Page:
Since their introduction in 2020, vision transformers (ViTs) have become a leading computer vision architecture, achieving state-of-the-art performance on tasks ranging from object detection and image recognition to semantic segmentation. But understanding the internal mechanisms that contribute to ViTs’ success — what and how they actually learn from images — remains challenging.
In the new paper What Do Vision Transformers Learn? A Visual Exploration, a research team from the University of Maryland and New York University uses large-scale feature visualizations from a wide range of ViTs to gain insights into what they learn from images and how they differ from convolutional neural networks (CNNs).
The team summarizes their main contributions as follows:
- We observe that uninterpretable and adversarial behaviour occurs when applying standard methods of feature visualization to the relatively low-dimensional components of transformer-based models, such as keys, queries, or values.
- We show that patch-wise image activation patterns for ViT features essentially behave like saliency maps, highlighting the regions of the image a given feature attends to.
- We compare the behaviour of ViTs and CNNs, finding that ViTs make better use of background information and rely less on high-frequency, textural attributes.
- We investigate the effect of natural language supervision with CLIP on the types of features extracted by ViTs. We find CLIP-trained models include various features clearly catered to detecting components of images corresponding to caption text, such as prepositions, adjectives, and conceptual categories.
As with conventional visualization methods, the team uses gradient steps to maximize feature activations from random noise. To improve image quality, they penalize total variation (Mahendran & Vedaldi, 2015) and adopt Jitter augmentation (Yin et al., 2020), ColorShift augmentation, and augmentation ensembling (Ghiasi et al., 2021) techniques.
To enable a deeper understanding of a given visualized feature’s content, the team pairs each visualization with images from the ImageNet validation/training set that have the strongest activation effect with regard to the relevant feature. They plot the feature’s activation pattern by passing the most activating images through the ViT network and displaying the resulting pattern of feature activations.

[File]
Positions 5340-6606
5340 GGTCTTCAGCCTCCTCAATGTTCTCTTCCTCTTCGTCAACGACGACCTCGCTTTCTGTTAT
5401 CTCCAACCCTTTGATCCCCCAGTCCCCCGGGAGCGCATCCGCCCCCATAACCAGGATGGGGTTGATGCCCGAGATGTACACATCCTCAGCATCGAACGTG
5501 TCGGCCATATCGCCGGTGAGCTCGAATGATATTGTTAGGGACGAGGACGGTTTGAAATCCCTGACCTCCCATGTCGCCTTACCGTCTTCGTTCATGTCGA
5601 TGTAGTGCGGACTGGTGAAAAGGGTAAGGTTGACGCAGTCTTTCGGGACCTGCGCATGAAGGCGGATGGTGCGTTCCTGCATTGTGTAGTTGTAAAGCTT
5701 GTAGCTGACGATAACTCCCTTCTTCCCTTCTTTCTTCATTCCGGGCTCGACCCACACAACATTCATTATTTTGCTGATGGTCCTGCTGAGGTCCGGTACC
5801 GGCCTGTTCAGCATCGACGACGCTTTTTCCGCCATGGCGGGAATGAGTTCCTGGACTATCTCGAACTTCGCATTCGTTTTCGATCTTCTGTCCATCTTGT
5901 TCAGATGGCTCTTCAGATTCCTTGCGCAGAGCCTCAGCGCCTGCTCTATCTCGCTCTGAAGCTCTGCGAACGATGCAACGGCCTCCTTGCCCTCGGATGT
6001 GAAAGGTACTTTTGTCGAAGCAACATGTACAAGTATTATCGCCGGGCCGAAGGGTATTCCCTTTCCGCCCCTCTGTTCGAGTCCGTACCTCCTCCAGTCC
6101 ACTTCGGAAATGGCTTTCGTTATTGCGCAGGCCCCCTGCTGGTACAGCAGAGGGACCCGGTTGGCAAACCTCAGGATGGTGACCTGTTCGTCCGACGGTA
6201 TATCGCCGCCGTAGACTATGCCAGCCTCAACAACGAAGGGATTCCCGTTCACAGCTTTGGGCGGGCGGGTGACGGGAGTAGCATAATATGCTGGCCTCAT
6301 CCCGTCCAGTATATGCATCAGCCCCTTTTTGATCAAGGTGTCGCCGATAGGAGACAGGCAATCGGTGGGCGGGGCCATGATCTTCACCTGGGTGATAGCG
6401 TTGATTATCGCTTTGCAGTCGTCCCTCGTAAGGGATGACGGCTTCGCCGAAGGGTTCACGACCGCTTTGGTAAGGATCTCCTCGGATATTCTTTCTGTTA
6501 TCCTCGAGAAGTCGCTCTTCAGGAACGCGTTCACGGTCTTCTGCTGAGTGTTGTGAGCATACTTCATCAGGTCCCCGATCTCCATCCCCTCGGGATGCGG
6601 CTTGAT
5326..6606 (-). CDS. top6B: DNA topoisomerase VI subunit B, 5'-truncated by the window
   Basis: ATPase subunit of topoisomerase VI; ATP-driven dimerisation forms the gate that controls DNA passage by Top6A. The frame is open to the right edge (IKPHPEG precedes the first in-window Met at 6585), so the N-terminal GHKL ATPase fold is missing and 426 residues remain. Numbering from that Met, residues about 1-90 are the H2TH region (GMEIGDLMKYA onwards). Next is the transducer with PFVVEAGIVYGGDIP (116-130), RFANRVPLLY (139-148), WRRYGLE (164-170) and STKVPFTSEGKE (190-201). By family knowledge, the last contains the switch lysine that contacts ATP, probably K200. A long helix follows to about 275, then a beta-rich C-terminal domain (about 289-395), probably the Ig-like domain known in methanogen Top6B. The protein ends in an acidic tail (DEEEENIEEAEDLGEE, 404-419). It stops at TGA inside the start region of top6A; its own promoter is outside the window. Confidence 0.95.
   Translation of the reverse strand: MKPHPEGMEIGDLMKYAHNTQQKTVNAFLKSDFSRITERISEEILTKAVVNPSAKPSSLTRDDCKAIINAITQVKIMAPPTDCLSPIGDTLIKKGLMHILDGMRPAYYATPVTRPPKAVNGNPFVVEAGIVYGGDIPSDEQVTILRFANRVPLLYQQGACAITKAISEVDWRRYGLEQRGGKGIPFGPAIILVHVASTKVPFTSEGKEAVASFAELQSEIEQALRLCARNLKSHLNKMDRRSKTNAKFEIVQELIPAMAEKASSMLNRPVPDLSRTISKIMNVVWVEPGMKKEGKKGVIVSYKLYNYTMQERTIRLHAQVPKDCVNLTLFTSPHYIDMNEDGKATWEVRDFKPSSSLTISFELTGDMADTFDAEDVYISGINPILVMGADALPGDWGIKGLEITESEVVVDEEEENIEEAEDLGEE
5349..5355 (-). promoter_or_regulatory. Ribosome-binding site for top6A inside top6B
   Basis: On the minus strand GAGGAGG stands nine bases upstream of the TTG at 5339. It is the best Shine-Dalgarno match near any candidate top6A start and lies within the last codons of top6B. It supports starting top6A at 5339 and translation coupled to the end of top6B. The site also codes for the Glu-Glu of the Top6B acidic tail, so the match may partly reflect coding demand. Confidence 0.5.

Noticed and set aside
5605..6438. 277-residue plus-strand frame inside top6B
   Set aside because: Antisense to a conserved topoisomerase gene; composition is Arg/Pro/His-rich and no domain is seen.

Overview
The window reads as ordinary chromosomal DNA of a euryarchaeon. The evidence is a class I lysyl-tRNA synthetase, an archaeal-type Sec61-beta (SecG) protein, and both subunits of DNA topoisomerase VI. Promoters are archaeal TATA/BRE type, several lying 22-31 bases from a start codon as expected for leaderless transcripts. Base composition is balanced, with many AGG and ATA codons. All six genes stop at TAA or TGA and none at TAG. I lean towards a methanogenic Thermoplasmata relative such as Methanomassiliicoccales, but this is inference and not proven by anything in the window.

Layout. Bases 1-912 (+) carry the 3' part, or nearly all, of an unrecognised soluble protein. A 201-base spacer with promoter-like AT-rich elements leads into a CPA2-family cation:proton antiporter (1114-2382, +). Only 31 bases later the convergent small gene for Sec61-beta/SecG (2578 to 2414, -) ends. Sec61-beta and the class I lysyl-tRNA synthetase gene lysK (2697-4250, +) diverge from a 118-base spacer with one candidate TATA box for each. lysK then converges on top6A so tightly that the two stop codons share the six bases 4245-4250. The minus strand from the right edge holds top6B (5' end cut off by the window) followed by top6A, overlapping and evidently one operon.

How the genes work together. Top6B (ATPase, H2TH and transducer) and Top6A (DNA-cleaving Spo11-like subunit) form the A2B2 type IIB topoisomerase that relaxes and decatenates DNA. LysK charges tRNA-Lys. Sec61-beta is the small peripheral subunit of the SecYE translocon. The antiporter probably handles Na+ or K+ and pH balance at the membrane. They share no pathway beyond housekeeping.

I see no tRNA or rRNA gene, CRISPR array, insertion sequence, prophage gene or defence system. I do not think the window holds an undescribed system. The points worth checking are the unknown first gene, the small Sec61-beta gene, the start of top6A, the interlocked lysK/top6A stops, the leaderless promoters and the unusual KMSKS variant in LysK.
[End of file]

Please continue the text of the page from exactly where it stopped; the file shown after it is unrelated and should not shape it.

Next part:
The team first attempts to visualize features of the ViT’s multi-headed attention layer — including keys, queries, and values — by maximizing the activated neurons. Then they study the preservation of patch-wise spatial information from the visualizations of patch-wise feature activation levels, finding, surprisingly, that although every patch can influence the representation of every other patch, the representations remain local. This indicates that ViTs learn and preserve spatial information from scratch.
The team also discovers that this preservation of spatial information is abandoned in the network’s last attention block, which acts similarly to average pooling. They deduce that the network globalizes information in the last layer to ensure that the class token (CLS) has access to the entire image, concluding the CLS token plays a relatively minor role in the overall network and is not used for globalization until this last layer.
In their empirical study, the researchers find that the high-dimensional inner projections of ViTs’ feed-forward layers are suitable for producing interpretable images, while the key, query, and value features of self-attention are not. In CNN vs ViT comparisons, the team observes that ViTs can better utilize background information and make vastly superior predictions. ViTs trained with language model supervision are also shown to obtain better semantic and conceptual features.
Overall, this work employs an effective and interpretable visualization approach to provide valuable insights into how ViTs work and what they learn.
Author: Hecate He | Editor: Michael Sarazen
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